Solving Quadratic Equations by Graphing
Objective Help you understand that the
solutions of a quadratic equation occur where the graph of the
corresponding function intersects the xaxis.
In this lesson, you should be able to use the graphing
techniques you already learned to help you solve or approximate
solutions to quadratic equations. Let's begin by stating a
definition.
Quadratic Equations
Quadratic Equation
A quadratic equation is an equation of the form f ( x ) = 0,
where f ( x ) = ax^{ 2} + bx + c is a quadratic function.
The goal in solving a quadratic equation is to find what x
values make the y value of the quadratic function y = f ( x )
equal to zero. The y value of the function will be zero where the
graph intersects the xaxis. Geometrically, this is because a
solution of an equation f ( x ) = 0 occurs when the graph of the
function y = f ( x ) intersects the line y = 0. But the line y =
0 is the xaxis.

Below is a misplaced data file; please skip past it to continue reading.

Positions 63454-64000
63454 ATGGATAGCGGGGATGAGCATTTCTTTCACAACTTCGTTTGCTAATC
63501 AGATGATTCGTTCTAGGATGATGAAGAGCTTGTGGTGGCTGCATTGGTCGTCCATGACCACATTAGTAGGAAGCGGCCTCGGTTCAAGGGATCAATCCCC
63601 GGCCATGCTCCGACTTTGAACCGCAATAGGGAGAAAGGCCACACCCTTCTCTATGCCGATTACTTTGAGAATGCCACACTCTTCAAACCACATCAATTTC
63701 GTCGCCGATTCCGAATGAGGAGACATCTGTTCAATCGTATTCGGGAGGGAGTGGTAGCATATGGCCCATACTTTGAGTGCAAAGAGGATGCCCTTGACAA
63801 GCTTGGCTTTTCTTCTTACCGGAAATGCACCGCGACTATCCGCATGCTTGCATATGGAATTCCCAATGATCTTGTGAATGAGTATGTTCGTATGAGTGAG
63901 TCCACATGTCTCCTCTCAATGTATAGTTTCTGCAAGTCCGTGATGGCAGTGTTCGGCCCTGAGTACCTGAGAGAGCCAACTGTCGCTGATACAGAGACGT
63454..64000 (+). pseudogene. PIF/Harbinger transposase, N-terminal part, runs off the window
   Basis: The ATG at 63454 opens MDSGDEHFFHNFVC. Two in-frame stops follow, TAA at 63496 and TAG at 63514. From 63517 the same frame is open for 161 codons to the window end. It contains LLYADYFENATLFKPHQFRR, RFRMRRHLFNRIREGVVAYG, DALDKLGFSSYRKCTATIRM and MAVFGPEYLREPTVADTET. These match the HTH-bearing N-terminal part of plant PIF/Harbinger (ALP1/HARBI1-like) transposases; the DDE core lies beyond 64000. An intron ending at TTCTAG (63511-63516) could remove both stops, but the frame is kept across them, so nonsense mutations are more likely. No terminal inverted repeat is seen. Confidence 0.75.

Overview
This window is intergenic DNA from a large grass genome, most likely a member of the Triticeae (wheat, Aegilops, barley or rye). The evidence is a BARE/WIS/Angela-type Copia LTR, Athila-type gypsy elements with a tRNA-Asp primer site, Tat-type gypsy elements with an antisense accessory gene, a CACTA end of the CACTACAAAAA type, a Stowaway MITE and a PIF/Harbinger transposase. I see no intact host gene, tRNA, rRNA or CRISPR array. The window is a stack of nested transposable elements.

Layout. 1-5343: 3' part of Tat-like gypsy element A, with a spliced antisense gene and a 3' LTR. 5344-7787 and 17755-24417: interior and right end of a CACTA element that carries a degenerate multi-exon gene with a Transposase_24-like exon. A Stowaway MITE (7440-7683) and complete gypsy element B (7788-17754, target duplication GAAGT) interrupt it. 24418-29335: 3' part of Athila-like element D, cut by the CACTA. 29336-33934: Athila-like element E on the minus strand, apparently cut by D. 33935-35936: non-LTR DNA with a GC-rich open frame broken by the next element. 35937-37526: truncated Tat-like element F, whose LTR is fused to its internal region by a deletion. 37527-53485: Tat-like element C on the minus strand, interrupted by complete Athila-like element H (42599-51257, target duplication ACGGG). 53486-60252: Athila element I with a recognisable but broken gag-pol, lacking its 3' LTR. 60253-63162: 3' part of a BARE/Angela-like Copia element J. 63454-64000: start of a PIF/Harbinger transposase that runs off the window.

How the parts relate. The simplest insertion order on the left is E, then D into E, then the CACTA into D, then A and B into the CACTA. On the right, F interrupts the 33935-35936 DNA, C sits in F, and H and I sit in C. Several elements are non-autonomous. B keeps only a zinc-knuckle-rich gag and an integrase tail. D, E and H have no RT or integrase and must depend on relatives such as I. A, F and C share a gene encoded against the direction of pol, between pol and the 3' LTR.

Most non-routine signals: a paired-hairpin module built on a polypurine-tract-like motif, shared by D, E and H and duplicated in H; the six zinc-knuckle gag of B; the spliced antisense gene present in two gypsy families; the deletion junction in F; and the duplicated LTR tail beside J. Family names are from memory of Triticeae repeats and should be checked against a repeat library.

Recall that the graph of a quadratic function is a parabola.
So the solutions of a quadratic equation occur where the parabola
representing the graph of the quadratic intersects the xaxis.
Try to draw some parabolas like the following, and observe
that a parabola can either
• not intersect the xaxis,
• intersect the x axis in exactly one point, or
• intersect the x axis in two points.
1. There may be no real solutions. This will
occur if the parabola does not intersect the xaxis. Either the
parabola opens upwards and the vertex (a minimum) lies above the
x axis, or the parabola opens downwards and the vertex (a
maximum) lies below the xaxis.
2. There may be one solution. This occurs
when the parabola intersects the x axis in exactly one point.
This happens when the vertex of the parabola lies on the x axis.
3. There may be two solutions. This occurs
when the parabola intersects the x axis in two points. Either
the parabola opens upward and the vertex lies below the x axis,
or the parabola opens downward and the vertex lies above the x
axis.
Keep in mind that a quadratic equation may have no solutions,
one solution, or two solutions, because a parabola can intersect
the x axis in zero, one, or two points.